There was just a thing on the history channel about some early attempt to reach the sumit of everest and they said that over 16,000 feet the body starts to deteriorate. Not sure, however, whether it's due to lack of oxygen or the low temperature or the lack of air pressure or a combination of all of them plus other variables.Originally posted by chroot
Very few people, if any, can survive at 25,000+ feet with no external oxygen supply. Some people may be able to survive on as little as 0.10 atmospheres partial pressure of O2, but probably not for long.
Aircraft that fly at high altitudes uses turbines to compress the intake air. See "turboprop" and "turbojet" engines.Originally posted by Pawel
One thing that has not been mentioned with the altitude argument, is that if you think about breathing engines of aircraft that require oxygen to burn fly at very high altitude. so my understanding is that oxygen does not need to be plentiful at all for a decent combustion, i do also take the assumption that aircraft move very fast so they'll cover more particle space.
People who live at altitude are healthier? Do you have any research to support this claim, or is it just speculation?People who live in higher altitude are healthier as the body goes through more stress so they generate into much hardier systems. Also taking in effect the geography is more rugged and requires effort, so they don't get time to catch the bus and chill out smoking a cigarette while the wind blows it out every 20seconds.
Go to www.google.com and type in "25000 feet in meters."can someone translate 25,000ft in metres quickly.. i couldn't bother searching it on the net..
9000 m is 27,000 feet. Almost everyone on earth will die at those kinds of pressure altitudes. Most people need oxygen to survive above 15,000 feet or so.however if you talk in metres from 4000m->6000m it's no problem. Even everest being almost 9000m you can still sustain yourself without problems.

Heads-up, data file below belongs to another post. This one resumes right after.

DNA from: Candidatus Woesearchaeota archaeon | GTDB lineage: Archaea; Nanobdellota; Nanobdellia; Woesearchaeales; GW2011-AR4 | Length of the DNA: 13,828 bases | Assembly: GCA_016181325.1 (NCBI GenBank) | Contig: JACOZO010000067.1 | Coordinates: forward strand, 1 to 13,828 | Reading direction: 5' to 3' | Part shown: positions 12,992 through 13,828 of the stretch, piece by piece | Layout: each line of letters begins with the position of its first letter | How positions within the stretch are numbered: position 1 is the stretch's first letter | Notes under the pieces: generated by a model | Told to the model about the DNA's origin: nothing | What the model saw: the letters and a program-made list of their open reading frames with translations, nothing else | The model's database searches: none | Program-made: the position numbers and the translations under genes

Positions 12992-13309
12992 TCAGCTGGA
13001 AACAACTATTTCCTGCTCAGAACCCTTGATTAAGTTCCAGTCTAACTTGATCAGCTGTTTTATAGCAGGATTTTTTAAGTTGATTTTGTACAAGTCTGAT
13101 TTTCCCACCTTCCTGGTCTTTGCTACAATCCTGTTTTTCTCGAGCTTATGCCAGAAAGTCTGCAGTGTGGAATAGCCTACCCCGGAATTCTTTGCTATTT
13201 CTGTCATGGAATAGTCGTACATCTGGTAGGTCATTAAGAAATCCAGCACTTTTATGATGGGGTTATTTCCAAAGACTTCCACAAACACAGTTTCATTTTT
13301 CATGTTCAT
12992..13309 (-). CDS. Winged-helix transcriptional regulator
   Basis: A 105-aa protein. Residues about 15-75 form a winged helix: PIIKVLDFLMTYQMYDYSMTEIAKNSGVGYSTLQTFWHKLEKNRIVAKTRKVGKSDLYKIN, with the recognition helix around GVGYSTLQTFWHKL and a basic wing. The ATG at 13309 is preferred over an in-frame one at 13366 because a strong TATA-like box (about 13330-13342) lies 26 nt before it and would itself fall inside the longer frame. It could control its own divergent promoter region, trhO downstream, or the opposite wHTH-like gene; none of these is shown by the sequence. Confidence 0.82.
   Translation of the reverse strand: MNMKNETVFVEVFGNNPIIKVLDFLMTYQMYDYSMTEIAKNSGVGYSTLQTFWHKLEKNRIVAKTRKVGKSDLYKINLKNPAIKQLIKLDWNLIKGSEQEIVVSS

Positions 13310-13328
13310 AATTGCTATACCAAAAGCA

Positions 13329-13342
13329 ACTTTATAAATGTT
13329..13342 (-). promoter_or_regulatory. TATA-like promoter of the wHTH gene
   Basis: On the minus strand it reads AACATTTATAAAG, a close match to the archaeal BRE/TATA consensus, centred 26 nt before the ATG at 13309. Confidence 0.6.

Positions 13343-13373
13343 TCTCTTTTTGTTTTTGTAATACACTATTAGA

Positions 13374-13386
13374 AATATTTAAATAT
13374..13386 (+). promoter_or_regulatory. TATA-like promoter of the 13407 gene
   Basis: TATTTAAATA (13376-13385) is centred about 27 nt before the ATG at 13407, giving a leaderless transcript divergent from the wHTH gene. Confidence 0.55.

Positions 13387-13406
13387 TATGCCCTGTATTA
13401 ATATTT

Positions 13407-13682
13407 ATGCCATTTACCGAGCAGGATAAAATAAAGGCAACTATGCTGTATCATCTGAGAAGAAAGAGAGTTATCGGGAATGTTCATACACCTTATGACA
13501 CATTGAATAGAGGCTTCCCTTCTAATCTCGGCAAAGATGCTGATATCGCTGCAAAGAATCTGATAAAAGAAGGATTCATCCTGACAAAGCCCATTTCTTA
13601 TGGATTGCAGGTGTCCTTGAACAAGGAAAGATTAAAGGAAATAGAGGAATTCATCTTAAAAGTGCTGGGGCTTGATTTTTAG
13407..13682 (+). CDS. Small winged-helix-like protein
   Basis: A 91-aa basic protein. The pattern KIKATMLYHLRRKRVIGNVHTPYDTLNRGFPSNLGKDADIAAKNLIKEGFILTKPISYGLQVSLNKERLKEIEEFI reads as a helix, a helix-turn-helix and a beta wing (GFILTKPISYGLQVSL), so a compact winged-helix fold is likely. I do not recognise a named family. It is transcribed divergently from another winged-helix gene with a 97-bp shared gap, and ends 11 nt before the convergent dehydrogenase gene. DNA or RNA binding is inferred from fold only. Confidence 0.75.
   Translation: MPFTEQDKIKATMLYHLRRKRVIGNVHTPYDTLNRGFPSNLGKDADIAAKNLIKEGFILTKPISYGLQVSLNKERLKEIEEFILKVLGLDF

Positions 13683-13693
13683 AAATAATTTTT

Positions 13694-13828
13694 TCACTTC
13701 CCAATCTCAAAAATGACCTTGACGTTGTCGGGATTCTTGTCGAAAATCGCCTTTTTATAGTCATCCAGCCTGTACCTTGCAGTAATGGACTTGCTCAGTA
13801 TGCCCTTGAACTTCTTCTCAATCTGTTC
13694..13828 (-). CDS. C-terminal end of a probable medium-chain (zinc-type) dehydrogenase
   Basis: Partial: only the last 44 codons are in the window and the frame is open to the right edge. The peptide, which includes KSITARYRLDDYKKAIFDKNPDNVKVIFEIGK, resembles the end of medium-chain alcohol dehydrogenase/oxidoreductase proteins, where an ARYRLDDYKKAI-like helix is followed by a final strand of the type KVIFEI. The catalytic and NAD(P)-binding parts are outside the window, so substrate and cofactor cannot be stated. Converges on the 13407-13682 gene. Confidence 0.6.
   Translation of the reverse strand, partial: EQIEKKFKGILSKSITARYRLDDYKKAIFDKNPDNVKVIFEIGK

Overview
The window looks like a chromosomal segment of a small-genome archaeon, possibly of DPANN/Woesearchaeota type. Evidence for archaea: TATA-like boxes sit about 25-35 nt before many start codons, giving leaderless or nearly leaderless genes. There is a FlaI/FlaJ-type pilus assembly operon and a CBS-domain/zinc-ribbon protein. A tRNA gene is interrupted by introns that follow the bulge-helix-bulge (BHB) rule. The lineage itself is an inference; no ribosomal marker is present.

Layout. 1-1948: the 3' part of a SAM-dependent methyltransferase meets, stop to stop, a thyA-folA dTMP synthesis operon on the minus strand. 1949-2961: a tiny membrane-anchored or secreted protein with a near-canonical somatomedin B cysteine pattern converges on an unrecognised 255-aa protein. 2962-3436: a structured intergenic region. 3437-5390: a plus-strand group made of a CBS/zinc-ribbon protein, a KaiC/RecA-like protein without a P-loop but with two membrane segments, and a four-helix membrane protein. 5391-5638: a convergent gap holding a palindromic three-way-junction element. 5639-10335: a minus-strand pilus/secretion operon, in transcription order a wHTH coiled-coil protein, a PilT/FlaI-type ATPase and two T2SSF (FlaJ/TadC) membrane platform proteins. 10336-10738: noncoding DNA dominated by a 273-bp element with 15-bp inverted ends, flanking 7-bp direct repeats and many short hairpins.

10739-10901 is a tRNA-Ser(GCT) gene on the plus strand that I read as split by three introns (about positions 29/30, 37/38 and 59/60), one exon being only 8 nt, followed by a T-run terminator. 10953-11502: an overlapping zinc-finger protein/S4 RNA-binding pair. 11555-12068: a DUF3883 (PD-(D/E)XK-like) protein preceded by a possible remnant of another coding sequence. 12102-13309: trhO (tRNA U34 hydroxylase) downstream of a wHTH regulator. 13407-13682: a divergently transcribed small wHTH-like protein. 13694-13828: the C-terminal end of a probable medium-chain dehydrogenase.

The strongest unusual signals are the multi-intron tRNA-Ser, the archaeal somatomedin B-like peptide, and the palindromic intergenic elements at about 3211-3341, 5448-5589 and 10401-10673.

Don't be too offended by me taking away some oxygen from some of your idle views. I'm talking about standard jet engines, yes they do compress air by the rotary mechanics, however at the burn rate the oxygen levels are minimal in that altitude. So nonetheless it's impressive to note that air breathing engine that need oxygen do so well at such altitudes.Originally posted by chroot
Sorry, Pawel, but I have to take offense to just about everything you've said here.
Aircraft that fly at high altitudes uses turbines to compress the intake air. See "turboprop" and "turbojet" engines.
common understanding, p.e. knowledge & witness to seeing people in higher altitudes show they are more robust. Tibetans have a good record of lifespan & health in comparison. Like I mentioned before they need to do more work due to geography, air etc. continually excersizing & a cleaner exchange of air. Athletes from higher altitudes also portray much better performance while in lower altitudes as they thrive in richer oxygen as their bodies are adjusted to lower levels 'thin air'.People who live at altitude are healthier? Do you have any research to support this claim, or is it just speculation?.
many people have climbed mount everest free of respiratory equipment which reaches close to the altitude u have indicated being almost impossible for a person.
9000 m is 27,000 feet. Almost everyone on earth will die at those kinds of pressure altitudes. Most people need oxygen to survive above 15,000 feet or so.